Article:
• Be adventurous with food but be smart too. I eat mostly vegan and I am very sure that is what helped me NOT get sick in India. Use your instincts here. If it looks or smells unappetizing, it probably is for you. 
  • Know that not every day is going to be wonderful and exciting. Once a week I took an admin day where I researched where I would be going next or soon, did laundry and sometimes I just took a day to be lazy and do nothing.
  • And lastly, the world is a truly wonderful kind place. Yes bad things do happen, but they can happen no matter where you are.
Send me a message or comment if you have any questions about it all.
I'll be working on my book now and hopefully I'll have some updates on that soon,

Tuesday, July 19, 2016

Sweet Ireland

Sorry it's taken me so long to post this. Life happens and then you find yourself behind.
Let me tell you about Ireland. The folks I met and stayed with were some of the sweetest I've met on my travels. Hospitable and kind. It's culturally in their DNA I believe.
I spent some time in Dublin, wandering about.

 There were hikes and Traditional Music festivals that my pal D took me on and to. I'm so grateful that she was able to give me a true experience.
I had a 13 hour layover in London before I headed to Iceland, so I spent the day wandering there as well.

 After Iceland it was back to Dublin before heading out to Ennis, where Erin (friend of a friend) and her husband Feargal gave me the grand tour.
 Went for a hike along the Burren. Gorgeous landscape and views.
 And we mustn't forget the foggy, misty, windy Cliffs of Mohr.
I did mention windy did I not?
Galway was next, where I wandered for a day or so.
 Made my way to the Nora Barnacle House, which was closed as it was Bloomsday, of course.
I then hooked up with a hostel friend to hit the Aran Islands. One in particular, Inishmore

We rented bikes and spent the day riding around the island. It was a rainy day, but we avoided the rain drops and enjoyed the views.
Next stop Donegal.

A couple of days wandering about here, but no Clarke sightings anywhere. Even in the cemetery.
So off to Malin Head, the northern most spot in Ireland, I went for two days.
I should have spent more time here. It is absolutely amazing.

I am pretty sure I will head back to Ireland one day. I only took in a tiny bit of the place, and I want more.
I'm heading back to Upstate NY now, to spend time with family and work on my book.
Stay tuned!

Wednesday, June 15, 2016

Iceland- Nei Orð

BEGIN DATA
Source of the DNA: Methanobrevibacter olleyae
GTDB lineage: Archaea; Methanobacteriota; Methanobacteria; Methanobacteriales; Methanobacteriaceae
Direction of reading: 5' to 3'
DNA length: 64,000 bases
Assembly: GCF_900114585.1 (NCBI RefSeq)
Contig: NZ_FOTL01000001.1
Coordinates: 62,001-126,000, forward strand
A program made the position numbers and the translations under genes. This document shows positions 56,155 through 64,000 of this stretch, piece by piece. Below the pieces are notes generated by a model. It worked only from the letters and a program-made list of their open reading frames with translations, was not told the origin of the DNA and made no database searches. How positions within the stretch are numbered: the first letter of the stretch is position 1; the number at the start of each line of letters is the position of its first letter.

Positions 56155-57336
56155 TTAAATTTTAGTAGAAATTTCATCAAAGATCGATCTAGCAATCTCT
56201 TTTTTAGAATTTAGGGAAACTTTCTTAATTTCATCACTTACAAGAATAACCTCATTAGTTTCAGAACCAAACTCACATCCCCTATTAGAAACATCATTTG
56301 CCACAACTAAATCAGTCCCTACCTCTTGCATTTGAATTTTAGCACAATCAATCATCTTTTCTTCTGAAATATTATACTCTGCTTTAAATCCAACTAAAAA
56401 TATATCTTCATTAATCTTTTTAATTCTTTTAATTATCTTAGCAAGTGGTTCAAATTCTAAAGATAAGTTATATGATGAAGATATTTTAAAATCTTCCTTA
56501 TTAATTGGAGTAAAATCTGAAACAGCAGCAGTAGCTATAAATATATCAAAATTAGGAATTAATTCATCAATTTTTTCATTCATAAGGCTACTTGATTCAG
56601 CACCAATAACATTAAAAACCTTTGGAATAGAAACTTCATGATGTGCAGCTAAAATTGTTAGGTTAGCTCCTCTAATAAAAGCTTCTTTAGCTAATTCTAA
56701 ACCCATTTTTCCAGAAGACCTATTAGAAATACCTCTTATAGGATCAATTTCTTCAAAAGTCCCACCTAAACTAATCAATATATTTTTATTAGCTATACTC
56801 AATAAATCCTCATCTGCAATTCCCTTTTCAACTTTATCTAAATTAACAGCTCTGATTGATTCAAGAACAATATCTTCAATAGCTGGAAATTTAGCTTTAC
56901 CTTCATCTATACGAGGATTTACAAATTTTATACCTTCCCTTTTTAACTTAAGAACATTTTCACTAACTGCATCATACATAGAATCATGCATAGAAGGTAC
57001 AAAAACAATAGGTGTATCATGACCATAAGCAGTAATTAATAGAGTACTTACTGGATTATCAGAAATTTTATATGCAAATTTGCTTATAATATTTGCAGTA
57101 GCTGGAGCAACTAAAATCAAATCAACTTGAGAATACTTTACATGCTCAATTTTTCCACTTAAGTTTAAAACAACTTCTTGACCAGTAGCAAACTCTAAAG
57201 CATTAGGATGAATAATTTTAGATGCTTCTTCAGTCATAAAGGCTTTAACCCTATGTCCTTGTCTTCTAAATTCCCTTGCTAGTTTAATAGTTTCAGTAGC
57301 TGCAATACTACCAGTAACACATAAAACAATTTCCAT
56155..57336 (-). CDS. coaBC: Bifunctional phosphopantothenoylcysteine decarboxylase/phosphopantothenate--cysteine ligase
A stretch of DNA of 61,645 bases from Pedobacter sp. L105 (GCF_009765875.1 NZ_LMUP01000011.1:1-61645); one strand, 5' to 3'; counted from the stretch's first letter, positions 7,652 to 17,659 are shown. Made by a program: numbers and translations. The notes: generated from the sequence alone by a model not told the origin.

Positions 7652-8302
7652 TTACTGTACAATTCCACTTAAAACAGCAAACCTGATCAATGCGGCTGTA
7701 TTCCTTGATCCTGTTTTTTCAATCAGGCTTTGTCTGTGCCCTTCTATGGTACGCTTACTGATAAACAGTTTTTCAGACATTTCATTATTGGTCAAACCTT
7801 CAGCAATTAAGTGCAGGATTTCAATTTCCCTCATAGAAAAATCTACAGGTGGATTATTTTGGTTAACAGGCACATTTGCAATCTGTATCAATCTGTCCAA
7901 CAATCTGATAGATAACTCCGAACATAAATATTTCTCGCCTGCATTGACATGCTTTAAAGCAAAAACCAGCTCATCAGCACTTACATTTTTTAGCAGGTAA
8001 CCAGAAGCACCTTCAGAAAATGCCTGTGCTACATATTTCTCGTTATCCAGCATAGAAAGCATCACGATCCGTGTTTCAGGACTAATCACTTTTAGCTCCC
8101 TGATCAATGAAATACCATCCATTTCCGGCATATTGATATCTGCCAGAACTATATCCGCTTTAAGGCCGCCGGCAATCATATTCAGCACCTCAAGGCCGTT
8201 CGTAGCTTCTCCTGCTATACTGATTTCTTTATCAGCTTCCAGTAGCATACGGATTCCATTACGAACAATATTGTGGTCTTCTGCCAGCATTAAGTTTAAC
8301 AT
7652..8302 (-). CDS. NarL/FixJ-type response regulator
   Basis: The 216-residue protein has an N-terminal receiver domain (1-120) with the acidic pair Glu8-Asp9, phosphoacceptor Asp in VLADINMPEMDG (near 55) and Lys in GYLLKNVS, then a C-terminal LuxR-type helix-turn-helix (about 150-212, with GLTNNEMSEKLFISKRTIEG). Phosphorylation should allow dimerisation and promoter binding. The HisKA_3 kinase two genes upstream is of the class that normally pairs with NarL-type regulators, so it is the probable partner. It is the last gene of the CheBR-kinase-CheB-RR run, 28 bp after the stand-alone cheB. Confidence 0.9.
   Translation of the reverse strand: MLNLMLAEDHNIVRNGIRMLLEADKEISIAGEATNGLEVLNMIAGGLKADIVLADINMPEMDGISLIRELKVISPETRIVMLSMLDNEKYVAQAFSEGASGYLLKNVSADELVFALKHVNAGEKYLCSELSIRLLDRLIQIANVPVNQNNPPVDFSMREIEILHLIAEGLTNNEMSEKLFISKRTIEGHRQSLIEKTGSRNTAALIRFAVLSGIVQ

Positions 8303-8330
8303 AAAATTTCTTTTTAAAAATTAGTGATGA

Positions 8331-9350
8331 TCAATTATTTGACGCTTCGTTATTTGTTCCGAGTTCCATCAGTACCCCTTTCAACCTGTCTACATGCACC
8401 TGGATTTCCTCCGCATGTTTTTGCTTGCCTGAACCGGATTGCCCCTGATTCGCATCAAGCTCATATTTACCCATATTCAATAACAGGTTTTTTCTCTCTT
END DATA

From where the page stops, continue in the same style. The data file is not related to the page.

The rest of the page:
No words (nei orð), no pictures can really capture the Icelandic experience. I'll try. But I will fail. I can only say again, that beyond belief is Iceland.
My buddy from Boulder did the majority of planning for our camping excursion on the Ring Road, basically going all around the perimeter of the country. Not planned was finding a hot springs tub tucked behind a hillock with an unparalleled view of the ocean.
One of her Icelandic requirements was puffins. These fucking puffins, as we dubbed them, were too cute to eat. Though I suppose, back in the day when the settlers were subsisting on whatever they could find, they kept many a Viking alive.
The weather and landscapes were subdued sometimes, and then a burst of color or sunshine would cause you to have to readjust your expectations.
I even made it to a museum. Learned that the sod house dwellers of yore didn't use a fireplace or furnace to heat their homes. They used body heat. Wool clothes, fatty foods and sleeping two to a bed were all that was required to keep you warm.
I took pictures but the camera couldn't capture how awe inspiring the vistas are. Around every corner my mind would be blown. To the point of exhaustion. We were seriously tired out from how amazing the landscape is.

We met kindness at every stop. Wether it was the gals at the hot dog stand in a small fishing village gesturing to the countless bins of candy and exclaiming "Welcome to Iceland!" Or the family we chatted with in what may be the most northern hot springs pool on the planet. The wonderful pastry baking witch who served us veggie burgers and cake at her cafe. And the fellow traveler Kevin from Ottawa who whole heartedly joined us for a bit of wandering.
Iceland ain't cheap to visit and it's almost impossible to move there. I will go back. I want to explore, learn more and maybe, just maybe, meet The Mountain. If nature can dream up Iceland, then I can surely dream too.